The Metal Age invader of which never was

FTDNA has launched a brand-new “Ancient Origins” analysis, in addition to also I’ve been asked a few times right now what I think of the “Metal Age invader” component in This particular test. Essentially, I share the view of one of the commentators inside the comments here.

FTDNA right now versions Europeans as a mix of hunter-gatherers (Loschbour, La Brana 1 in addition to also Motala), early European farmers (Stuttgart, Iceman, LBK) in addition to also so called “Metal Age invaders” which are based on Corded Ware in addition to also Yamnaya samples – so the latter can be what we more typically call “steppe admixture”. (Plus they add non-European admixture in case someone has the idea very evidently.) This particular type looks crude for our present-day standards, in addition to also their results look very different through what I’ve seen here in Davidski’s analyses or in different ancient-DNA calculators on Gedmatch, as their inferred proportions of steppe admixture are much lower, about half of of which inferred by others. in addition to also moreover to me the idea looks completely wrong of which FTDNA suggests of which I (1/4 Italian, strong southwest European component) have more Metal Age invader admixture than my fully East Prussian grandmother.

Indeed, any Early Bronze Age Steppe-inspired component should peak at 40-50% amongst Northern in addition to also Eastern Euros. This particular apparently doesn’t. Why? No idea.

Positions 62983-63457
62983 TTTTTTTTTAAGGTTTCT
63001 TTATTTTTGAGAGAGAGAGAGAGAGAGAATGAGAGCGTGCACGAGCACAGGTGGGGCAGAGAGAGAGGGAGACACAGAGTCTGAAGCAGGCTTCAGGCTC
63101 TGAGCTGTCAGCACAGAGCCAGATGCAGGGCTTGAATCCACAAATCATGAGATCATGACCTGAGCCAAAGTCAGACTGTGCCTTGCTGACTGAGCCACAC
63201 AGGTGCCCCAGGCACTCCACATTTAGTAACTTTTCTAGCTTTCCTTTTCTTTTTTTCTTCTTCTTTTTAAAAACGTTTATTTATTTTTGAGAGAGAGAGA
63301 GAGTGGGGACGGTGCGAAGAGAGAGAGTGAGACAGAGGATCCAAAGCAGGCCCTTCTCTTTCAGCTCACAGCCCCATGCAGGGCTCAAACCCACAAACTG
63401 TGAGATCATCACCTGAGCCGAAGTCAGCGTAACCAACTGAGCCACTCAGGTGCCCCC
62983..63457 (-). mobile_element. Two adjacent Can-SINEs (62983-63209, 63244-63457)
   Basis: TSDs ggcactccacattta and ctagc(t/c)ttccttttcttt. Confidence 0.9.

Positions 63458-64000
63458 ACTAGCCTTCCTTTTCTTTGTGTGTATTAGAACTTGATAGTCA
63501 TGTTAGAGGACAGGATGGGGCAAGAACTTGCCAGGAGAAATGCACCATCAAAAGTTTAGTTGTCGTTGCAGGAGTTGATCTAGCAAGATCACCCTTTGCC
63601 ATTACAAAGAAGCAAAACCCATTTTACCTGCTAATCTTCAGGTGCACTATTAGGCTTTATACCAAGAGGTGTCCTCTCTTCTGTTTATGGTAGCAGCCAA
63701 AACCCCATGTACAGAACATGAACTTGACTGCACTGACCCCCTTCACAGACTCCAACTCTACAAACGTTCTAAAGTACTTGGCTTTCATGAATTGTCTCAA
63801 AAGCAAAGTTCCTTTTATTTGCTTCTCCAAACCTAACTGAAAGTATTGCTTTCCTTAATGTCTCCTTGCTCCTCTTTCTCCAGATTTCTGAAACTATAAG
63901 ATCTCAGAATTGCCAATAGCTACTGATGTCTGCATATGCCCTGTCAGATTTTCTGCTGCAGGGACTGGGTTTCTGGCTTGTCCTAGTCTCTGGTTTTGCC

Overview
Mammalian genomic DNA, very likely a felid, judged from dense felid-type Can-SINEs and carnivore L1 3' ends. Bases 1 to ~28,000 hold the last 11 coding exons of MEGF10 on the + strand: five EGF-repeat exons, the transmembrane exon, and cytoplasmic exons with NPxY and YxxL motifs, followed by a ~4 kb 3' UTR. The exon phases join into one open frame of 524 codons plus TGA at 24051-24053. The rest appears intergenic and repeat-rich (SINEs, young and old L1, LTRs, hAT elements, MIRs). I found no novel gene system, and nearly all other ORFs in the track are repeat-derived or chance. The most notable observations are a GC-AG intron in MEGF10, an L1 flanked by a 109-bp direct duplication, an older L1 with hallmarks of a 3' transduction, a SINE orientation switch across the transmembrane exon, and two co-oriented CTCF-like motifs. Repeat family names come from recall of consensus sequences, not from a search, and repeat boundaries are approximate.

I know better than almost anyone else of which there’s no such thing as a perfect ancestry test, in addition to also FTDNA has every right to offer an experimental analysis to its clients, so let’s leave the idea at of which. nevertheless if you want to see what an ADMIXTURE test which has a half-decent Yamnaya component looks like, then check out my attempt [HERE]. These are graphs through the linked blog entry showing inferred levels of Yamnaya-related ancestry proportions for Europeans in addition to also West Asians.

See also…

Massive migration through the steppe can be a source for Indo-European languages in Europe (Haak et al. 2015 preprint).

Wolfgang Haak et al., Massive migration through the steppe can be a source for Indo-European languages in Europe, bioRxiv, Posted February 10, 2015, doi:

The Metal Age invader of which never was

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